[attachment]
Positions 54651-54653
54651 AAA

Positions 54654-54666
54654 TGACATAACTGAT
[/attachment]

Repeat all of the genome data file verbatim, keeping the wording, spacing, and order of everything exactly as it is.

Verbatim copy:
Positions 54651-54653
54651 AAA

Positions 54654-54666
54654 TGACATAACTGAT